24 Hours: Convince Me

<p>As of right now, I have to choose between Swarthmore, Dartmouth, Amherst, or Grinnell for 1/2 price. I am leaning towards Swarthmore at this moment.</p>

<p>However, I really love Dartmouth, so please try to convince me to go there over the other schools.</p>

<p>My largest concern is the size. While Dartmouth is by no means a state school in size, it is 2 1/2 times the undergraduate population, which could mean less of a sense of community, etc. (although my major of poli sci wouldn't have grad students to take resources).</p>

<p>I just see a slightly more intellectual, less partying focused atmosphere at Swarthmore</p>

<p>Any final thoughts?</p>

<p>You sound sold.</p>

<p>Trust me, I'm not.</p>

<p>Until I visited Grinnell a week ago, Dartmouth probably would have been the defacto choice. Now Swarthmore is. But I just remember how much I LOVED Dartmouth when I visited last spring, and can't let it go so easily.</p>

<p>On the other hand, maybe I am now in love with Swarthmore.</p>

<p>Dartmouth is relatively small compared to other undergraduate schools. It is one of the smallest ( if not the smallest ) ivies, and Dartmouth is known for its sense of community. You can't go wrong with Swarthmore, but we would love to see you on campus at Dartmouth in the fall!</p>

<p>Dartmouth has by far the strongest sense of community I've ever encountered in a college. I promise you will not have trouble with that. Besides which, the town is small and there are limited things to do that are unaffiliated with Dartmouth, so most students tend to congregate on campus for activities, further strengthening the student community.</p>

<p>I was once like you Nickleby, wayward in my ways, and leaning against attending that college in Hanover. After all, I had another wonderful school to choose from, Amherst, once my dream school, where so many of my close friends attend, which seemed to offer such a close sense of community, and had many concerns about Dartmouth. For I am not a drinker, or a partier, but a music dork, an intellectual, and I was bothered by the Animal House reputation of Dartmouth, its reputation for enormous drinking scene, its supposed anti nerdiness its lack of an outlet for people like me, and its larger size. However, I have now chosen Dartmouth over Amherst, and can think of no better place to spend the next four years of my life than in Hanover, which now beckons like a paradise on earth.</p>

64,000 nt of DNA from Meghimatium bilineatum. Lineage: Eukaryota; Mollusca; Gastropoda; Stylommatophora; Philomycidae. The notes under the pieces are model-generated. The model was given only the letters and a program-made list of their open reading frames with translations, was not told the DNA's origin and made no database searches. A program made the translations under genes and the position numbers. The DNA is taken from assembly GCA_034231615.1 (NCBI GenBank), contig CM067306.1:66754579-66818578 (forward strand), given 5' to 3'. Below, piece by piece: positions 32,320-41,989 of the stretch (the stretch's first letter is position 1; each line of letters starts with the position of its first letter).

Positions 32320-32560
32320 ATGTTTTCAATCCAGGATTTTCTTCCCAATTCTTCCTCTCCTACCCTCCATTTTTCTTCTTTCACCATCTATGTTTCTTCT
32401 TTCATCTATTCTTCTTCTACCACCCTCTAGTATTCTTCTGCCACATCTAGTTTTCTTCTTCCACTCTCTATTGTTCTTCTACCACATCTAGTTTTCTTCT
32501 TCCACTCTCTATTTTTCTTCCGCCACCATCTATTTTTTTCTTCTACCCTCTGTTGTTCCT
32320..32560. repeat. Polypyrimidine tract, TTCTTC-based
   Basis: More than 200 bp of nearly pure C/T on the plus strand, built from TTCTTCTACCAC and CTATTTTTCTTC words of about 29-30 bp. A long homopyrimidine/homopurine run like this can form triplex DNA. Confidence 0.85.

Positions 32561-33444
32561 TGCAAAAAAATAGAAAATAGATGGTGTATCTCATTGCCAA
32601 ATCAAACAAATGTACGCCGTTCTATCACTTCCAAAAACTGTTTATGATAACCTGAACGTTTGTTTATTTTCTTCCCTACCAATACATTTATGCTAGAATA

<p>Why did I come to such a decision? Well, I went to Dimensions, and saw that the Dartmouth of Animal House is far from the Dartmouth of today. Instead, what I found at Dartmouth was a rigorous academic setting, where students spent most of their time in Baker or Berry Library studying, not in the frats, and enjoying every minute of it-the classes, the discourse. I found an enormous group of dorks, brilliant people, non drinkers, who were perfectly content at Dartmouth all the same, who found an outlet. I saw how much almost everyone at Dartmouth loved it there, an enthusiasm I had not seen from any other student body, which was like a contagion, spreading across everything in sight. Many said they had not met someone unhappy with the school during their entire tenure. As I found out, Dartmouth's former president, James Oliver Freedman, transformed this institution from a booze filled backwater, to "an intellectual oasis," bringing in all sorts of students, putting the emphasis in admissions on academics, etc. Right now, Dart's average AI, or measure of student academic quality, is just a hair behind HYP, and way ahead of the rest of the ivies and lacs. And finally, I saw an intellectual spark, with people yearning for knowledge, and classes that were breathtaking, inspiring, professors that really seemed to care about they were doing, unlike the classes I saw at Columiai, who knew how to teach and awe. I felt not like a number, but like a student, and found the academics to match those of Amherst or Swarthmore, and even surpass these schools with the resources that Dartmouth offered-the breadth of classes, the kinds of guest speakers who come, the facilities available for everything from food, to residential life, to libraries, to classrooms. I was concerned about Dart's rural location, but not anymore, as its cultural offerings seem to rival those of medium sized cities. Newt Gingrich visited the day before I arrived, the famed violinist Midori came just a week before, and the Hopkins Center for the Arts apparently has over 450 events per year. Dartmouth also had a political balance that I did not see at other institutions, with conservatives well represented. Now, I do not know your political affiliations, and don't think it matters, as I think you should be able to hear a well balanced dialogue wherever you go, no matter what your persuasions. Swarthmore does not offer that dialogue, but instead represents one of the most liberal schools in America, which shuns conservatives, has burned flags and service men in effigy, and seemed to build itself around political correctness. Finally, I had some friends stay at Swarthmore for visiting weekend, who needless to say, will not attending. One of their major complaints was the rampant pot smoking on campus, and how they couldn't breathe at night on the floor they were staying, because smoke pervaded everywhere, as well as complaints about the students, and the general air of the place. Do you really want that? Anyway, I found something in Dartmouth that I could never find in Amherst, and which seems not to be present at Swarthmore, a true life to the place, whether social, intellectual, a breathtaking array surroundings, and an undying love for the college. As Daniel Webster statedin the Supreme Court Case Dartmouth v. Woodward almost two centuries ago, "Sir, it is a small college, yet there are those who love it." Certainly Swarthmore has a niche identity of its own, and as a self professed nerd, I will not deny its allure. However, I believe there's a huge scene at Dartmouth for you, without many of the negatives that Swarthmore will offer. And if you want community, go to Dartmouth, for at Swarthmore, people don't always fully appreciate the institution, but constantly complain about the work, the facilities, seeing the same students over again for 4 years, and a myriad of other campus life aspects. While people at Dartmouth will also have lots of work, don't you worry, they usually won't complain, because they love the place too much. And it is not small size, but love for an institution, that best instills a sense of community in a college. I hope I've been of help, and I do hope you will choose Dartmouth.</p>